In a follow-up study, Anderson and Sorensen (1999) concluded that men reported significantly more events of adult women initiating sexual contact with them while they were minors (OR=10.9), by getting them drunk or high (OR=3.7), and by threatening to end their relationship (OR=6.3) than women reported. All questions, except the one assessing mutually consenting sexual activity, showed some difference in the expected direction (i.e., men reported that women were more likely to initiate or be aggressive than women self-reported). The authors concluded that women may interpret their sexual aggression as more normal than do men.
This is hardly surprising. One finds the same dynamic in reverse. Women will report more instances of abuse by men than men will admit to doing. The problem is that we do not discuss women’s violence on a social level. We do not talk about how women mask their behavior in ways that men cannot. Most of the people I know who were abused by women recount those women using benign situations to initiate the abuse. This ranges from women changing a baby’s diaper to measuring them for new clothes.
We also do not talk about what these women do. Elliott mentions an account in the interview of a woman sticking a thorn-covered rose stem into a girl’s vagina.
While those explicit details may be uncomfortable to read, they are things we need to know in order to get it out of our heads that women’s sexual violence is something harmless and pretty. In my personal experience, it can be very physically painful. The sex toy always hurt more than any finger or penis. Those are attached to someone’s body, and if the person gets too rough they risk injuring themselves as well as me. A dildo, however, has no feeling. It is much easier to push it into someone’s body without feeling the pain one is causing.
Likewise, a person engaging in rough or forceful sex tends to have to use their entire body to do it. A person using a sex toy may only need to prop up their arm. Acts like oral sex can be painful. I think most men can attest that teeth do not feel good on their penis, and neither does rough sucking, biting, or chewing. Having a woman use her legs to pin a person’s head down on her vagina can hurt if the woman is forceful, and it can also suffocate the person because they cannot lift their head to breath.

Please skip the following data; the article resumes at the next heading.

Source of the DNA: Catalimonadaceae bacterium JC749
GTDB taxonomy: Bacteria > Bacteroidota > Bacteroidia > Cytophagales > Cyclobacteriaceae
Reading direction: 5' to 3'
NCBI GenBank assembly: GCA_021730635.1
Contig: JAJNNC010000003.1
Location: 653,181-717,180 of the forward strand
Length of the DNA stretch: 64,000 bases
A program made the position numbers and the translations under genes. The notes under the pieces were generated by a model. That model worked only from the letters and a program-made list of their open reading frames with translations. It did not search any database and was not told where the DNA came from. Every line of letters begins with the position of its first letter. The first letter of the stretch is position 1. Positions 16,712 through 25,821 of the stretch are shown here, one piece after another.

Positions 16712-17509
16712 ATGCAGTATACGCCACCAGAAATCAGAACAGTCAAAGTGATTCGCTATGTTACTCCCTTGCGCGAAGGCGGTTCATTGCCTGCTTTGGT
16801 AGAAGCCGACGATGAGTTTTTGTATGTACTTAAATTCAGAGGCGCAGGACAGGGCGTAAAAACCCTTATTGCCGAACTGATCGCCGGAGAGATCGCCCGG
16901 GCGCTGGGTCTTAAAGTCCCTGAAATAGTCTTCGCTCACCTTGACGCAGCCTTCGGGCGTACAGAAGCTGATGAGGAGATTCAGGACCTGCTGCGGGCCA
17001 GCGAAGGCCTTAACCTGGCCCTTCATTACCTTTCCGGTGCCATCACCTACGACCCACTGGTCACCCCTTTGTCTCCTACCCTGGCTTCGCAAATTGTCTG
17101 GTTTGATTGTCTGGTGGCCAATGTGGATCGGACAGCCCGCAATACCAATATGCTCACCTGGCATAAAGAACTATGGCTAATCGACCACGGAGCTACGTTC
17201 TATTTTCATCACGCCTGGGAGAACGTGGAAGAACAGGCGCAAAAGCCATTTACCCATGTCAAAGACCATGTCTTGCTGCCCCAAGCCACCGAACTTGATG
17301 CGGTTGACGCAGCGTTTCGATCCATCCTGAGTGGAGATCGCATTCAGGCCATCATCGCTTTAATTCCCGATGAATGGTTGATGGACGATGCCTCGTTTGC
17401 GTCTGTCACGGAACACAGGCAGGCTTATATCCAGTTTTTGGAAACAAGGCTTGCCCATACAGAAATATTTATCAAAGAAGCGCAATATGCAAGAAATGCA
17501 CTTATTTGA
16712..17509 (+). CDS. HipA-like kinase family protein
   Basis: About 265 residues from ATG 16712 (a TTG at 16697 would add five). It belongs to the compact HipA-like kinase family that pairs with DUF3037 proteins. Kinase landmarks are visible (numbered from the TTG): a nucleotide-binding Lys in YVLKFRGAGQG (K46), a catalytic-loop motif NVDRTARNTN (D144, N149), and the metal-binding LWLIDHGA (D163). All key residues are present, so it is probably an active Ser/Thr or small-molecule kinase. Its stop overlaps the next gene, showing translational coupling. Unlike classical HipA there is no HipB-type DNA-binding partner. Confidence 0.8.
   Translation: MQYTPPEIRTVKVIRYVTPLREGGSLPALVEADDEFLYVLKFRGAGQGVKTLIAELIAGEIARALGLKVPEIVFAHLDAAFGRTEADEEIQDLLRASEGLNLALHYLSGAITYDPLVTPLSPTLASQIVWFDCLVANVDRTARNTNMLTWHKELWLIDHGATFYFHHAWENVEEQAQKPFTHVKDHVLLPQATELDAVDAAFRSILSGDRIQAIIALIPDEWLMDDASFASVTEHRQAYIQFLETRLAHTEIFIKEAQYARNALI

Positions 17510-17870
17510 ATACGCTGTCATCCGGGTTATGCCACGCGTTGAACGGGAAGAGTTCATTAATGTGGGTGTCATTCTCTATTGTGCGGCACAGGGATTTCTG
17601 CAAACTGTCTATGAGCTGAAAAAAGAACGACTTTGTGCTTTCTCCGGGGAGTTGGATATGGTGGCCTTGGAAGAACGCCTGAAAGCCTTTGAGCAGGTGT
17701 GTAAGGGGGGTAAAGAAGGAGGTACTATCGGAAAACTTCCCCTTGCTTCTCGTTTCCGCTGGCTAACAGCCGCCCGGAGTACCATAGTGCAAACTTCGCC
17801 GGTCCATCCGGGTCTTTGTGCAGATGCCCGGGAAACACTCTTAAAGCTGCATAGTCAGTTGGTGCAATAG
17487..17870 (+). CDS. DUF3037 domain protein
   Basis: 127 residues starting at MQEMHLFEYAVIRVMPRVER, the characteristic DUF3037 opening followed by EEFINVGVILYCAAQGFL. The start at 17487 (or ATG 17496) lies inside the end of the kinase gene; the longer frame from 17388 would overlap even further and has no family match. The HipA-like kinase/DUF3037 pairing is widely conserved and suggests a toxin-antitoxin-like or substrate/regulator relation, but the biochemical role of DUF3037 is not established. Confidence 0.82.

Again, this may be graphic, but this is the type of thing people need to know. That certainly is not the limit for what abusive women — or men — can do. However, our perception of sexual abuse is so skewed that as a culture we make it difficult for people to come forward. When I told a social worker about the things done to me, she did not believe me. She stated she did not believe me. She believed some of what my father and uncles did, but not all of it, and completely dismissed anything I said about women.
People also do this on a broader social level. Unless a woman is dragged into the bushes, we do not think it is rape. Unless a man anally or orally penetrates a boy, we do not think it is rape. Short of a woman putting a gun to some man’s head, we do not think it is rape.
What made the Sandusky case so different than others is that we heard the details. We could not simply write off what he did as “molestation.” We heard exactly what he did, down to how the boys reacted. That detail changed the way people responded. That is a new thing. Ten years ago, people may not have cared. Yet during that time, we heard about what happens to boys, and that reshaped how people responded.
We need to do the same thing with female abusers. We need to talk about what they do, how they do it, how they cover it up, how they excuse it, and how they rely on cultural norms and political agendas to get away with it.